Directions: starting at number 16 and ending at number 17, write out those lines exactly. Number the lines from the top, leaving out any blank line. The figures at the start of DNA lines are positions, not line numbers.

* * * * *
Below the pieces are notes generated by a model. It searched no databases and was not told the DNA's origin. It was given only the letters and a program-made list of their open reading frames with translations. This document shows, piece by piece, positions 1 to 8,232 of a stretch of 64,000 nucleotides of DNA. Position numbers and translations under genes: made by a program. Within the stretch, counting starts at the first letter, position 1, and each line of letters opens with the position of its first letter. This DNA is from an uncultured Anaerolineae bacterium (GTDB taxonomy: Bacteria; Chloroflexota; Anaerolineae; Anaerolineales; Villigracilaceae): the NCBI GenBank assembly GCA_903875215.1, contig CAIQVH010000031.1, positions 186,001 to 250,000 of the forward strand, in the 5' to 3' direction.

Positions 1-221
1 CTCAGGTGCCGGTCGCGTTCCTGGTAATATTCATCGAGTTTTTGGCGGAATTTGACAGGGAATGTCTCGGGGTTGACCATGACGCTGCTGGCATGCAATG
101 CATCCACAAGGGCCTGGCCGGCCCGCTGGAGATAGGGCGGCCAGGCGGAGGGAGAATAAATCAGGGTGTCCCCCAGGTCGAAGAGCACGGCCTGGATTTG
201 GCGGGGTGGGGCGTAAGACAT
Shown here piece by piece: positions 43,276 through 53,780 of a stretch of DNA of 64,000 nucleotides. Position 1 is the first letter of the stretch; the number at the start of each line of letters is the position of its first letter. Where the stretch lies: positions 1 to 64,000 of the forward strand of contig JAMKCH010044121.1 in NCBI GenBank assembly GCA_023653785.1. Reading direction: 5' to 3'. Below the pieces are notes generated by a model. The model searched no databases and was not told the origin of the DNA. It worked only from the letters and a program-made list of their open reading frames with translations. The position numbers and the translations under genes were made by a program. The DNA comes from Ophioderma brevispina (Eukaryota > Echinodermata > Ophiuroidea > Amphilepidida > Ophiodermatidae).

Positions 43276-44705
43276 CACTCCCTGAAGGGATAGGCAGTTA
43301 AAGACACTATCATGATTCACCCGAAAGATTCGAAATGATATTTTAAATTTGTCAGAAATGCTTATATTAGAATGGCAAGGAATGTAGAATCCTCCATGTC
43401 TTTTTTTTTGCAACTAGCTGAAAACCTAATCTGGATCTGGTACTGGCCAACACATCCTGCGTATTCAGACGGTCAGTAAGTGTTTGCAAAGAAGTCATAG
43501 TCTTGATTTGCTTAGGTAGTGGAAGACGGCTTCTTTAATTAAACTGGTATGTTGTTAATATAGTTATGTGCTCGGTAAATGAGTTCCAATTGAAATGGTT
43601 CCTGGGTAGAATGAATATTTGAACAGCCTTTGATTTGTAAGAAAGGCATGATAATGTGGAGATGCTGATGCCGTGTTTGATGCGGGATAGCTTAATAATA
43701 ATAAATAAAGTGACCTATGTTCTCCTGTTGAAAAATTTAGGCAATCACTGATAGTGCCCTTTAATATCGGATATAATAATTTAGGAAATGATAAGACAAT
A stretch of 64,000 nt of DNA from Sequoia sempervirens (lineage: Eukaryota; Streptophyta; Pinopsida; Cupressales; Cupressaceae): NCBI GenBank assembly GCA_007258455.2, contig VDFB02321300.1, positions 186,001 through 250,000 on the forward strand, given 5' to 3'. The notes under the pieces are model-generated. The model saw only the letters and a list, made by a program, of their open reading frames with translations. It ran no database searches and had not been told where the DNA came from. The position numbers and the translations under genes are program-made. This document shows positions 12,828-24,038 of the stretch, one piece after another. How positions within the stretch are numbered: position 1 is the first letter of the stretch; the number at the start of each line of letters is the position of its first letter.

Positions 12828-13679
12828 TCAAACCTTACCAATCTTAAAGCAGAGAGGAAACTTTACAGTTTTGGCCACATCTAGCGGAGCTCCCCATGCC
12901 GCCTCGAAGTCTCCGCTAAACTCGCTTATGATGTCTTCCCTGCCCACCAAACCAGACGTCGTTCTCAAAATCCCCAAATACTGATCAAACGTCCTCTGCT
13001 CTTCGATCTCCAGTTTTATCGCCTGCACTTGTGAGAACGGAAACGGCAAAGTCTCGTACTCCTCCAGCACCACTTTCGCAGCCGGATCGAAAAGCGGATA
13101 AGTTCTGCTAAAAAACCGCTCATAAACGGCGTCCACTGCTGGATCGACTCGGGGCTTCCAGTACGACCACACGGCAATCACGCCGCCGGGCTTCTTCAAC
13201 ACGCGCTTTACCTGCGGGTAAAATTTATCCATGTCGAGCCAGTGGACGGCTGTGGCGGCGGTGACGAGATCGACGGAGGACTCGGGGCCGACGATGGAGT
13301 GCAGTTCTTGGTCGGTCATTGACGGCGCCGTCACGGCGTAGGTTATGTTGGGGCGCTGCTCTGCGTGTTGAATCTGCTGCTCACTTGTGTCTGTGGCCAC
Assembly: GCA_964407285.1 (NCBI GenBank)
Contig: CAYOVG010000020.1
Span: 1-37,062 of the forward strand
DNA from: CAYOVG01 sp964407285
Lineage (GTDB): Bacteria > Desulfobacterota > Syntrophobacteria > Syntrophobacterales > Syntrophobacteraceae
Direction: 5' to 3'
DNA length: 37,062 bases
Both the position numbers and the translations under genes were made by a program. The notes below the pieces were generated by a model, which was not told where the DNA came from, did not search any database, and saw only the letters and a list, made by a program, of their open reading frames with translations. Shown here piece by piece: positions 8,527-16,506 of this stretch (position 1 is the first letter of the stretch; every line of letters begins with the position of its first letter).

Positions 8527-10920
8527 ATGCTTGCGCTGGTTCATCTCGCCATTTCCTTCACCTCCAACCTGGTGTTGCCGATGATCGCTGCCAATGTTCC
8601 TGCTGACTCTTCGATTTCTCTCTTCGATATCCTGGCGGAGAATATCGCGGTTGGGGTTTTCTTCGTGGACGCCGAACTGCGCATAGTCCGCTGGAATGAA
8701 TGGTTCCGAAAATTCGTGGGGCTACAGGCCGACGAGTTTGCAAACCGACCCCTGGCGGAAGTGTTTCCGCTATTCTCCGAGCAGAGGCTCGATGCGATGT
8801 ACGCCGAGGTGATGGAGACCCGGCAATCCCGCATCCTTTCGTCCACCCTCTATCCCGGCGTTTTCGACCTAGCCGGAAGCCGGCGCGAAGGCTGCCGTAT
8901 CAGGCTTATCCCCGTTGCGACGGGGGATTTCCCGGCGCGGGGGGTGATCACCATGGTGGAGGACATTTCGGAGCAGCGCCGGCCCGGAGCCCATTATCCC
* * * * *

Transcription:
12828 TCAAACCTTACCAATCTTAAAGCAGAGAGGAAACTTTACAGTTTTGGCCACATCTAGCGGAGCTCCCCATGCC
12901 GCCTCGAAGTCTCCGCTAAACTCGCTTATGATGTCTTCCCTGCCCACCAAACCAGACGTCGTTCTCAAAATCCCCAAATACTGATCAAACGTCCTCTGCT